Mary Beth Writes

Two news reports that caught my attention this morning: 1.) It took three months for the world have its first 100,000 people infected with coronavirus. It took 12 days for the second 100,000 infections to happen.

2.) Even though we are hearing that this disease is most dangerous for people who are immune compromised or old and elderly (gulp) – here in the US is it not precisely following this trajectory. Some numbers are indicating that people (usually young) who vape are more at risk to end up in the hospital from coronavirus than would be expected among younger adults. 

I have been on Twitter at least an hour today. I read both of these things and should have marked where I saw them. Sorry, I don’t know where I read them although I just googled both of these reports and there are a variety of sources talking about them.

I heard the new “Emma.” movie was being released to streaming on Amazon this weekend. Cool! I pulled it up – and the RENTAL price was $20!  Good Grief. Instead I paid $4 to rent the Emma with Gwyneth Paltrow and it was fun. Then I rented another movie that Len didn’t want to watch.  When I finally came upstairs Len was on his computer watching “Igby Goes Down” – which he said was well made but didn’t make a whole lot of sense. 

So anyways, I went to bed and fell asleep.

This morning Len told me that while he was watching his movie he became so twisted on his office chair that the bow of his shoelace hooked over the adjusting lever UNDER the seat of the chair. He realized this after the movie was over, after he had turned off his computer, and of course he had turned off all the lights in our office to watch the movie.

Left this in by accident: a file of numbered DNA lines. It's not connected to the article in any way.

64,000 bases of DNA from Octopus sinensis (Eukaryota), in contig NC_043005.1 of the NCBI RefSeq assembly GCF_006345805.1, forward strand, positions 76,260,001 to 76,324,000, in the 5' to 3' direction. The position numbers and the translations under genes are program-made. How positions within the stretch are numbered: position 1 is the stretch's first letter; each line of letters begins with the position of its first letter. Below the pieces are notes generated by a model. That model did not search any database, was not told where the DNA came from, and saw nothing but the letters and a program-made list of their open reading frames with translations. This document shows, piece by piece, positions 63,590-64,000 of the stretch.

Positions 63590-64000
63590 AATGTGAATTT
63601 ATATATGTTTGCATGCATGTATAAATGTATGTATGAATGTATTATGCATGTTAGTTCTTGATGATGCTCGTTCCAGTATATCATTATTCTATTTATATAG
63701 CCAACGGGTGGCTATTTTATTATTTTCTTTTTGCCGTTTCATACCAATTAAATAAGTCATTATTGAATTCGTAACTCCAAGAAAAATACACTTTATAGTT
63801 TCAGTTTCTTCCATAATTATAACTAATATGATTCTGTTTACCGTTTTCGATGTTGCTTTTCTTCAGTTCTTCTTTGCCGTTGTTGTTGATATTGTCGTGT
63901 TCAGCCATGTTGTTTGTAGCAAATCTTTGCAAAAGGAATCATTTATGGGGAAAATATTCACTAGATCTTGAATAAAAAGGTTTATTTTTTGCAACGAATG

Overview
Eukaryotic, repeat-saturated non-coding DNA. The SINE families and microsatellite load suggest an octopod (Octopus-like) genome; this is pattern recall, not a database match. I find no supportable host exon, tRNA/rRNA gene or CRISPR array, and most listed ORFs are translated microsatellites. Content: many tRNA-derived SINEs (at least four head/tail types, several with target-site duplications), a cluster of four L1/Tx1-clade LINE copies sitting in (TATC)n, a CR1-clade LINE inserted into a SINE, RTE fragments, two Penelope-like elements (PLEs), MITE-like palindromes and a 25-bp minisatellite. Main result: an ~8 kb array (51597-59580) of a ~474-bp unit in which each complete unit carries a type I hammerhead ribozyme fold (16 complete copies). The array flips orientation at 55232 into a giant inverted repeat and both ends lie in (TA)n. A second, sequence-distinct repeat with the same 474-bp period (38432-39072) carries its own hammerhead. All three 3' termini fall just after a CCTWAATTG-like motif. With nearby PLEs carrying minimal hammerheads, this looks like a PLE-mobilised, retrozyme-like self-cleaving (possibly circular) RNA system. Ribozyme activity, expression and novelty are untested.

He couldn’t see how he was hooked. He also couldn’t lean over because he was tied to the chair.

It took him a while, he said, to free himself from his own office chair.


My grandson started to crawl yesterday! When they facetimed with us this morning he crawled around a corner with the biggest grin on his sweet baby face.  

Our daughter is going to keep both of the kids home this week WHILE she also works from home. All over America parents are doing hard things. Next time someone tries to say our forebearers were amazing because they struggled and sacrificed to raise their families in this new land  – I am going to remind them American parents still are amazing!

This morning I was still in bed drinking coffee (#partnerswhobringpartnerscoffeeinbedstaypartners). I didn’t even have my glasses on yet when I heard a loud, weird squawky noise from outside. I smiled; I know that noise.

Migrating Black Crowned Night herons fly at night and roost and rest during the day. They are squat and their voices are not angelic. I have heard them only two springs in my whole life. Well, as of today, now I have heard them three times. 

I lifted this from my old “Lost in Racine” column from April 23, 2005

Last week my husband I did something we've been meaning to do for years.  We put our canoe into the Root River downtown, then paddled upstream as the river wends through the middle of Racine. We saw a few people fishing. We saw too many places where ugly avalanches of junk slide down banks.

We paddled around a bend. I glanced at bare trees along the bank. Something moved. I heard the rattle of branches.  I looked closer. I whispered to my husband, "There's a Night Heron in there." He whispered back, "What's a Night Heron?"

The last one I saw was years ago when we lived in Chicago. It perched all day on a neighbor's roof and then flew away that night. Here was one of these (to me, at least) rare birds again. It's about the size and shape of a 10-pound bag of flour, wears a blue-gray coat over white-gray undercoating, has short legs (for a heron), long beak, and a black cap.  Its official name is Black-crowned Night Heron.

Len and I admired the ungainly creature. There were more rustles in the trees. Another Night Heron.  More wings luffing, more branches rattling.  Another one and another one.  My heart raced as I stopped counting with my brain and started jamming a finger up from my fist for each heron I saw. 

 I lost count at 23.  It was one of the most beautiful and eerie things I've ever witnessed.  All those birds shapeshifting out of a semi-abandoned industrial nook of the inner city.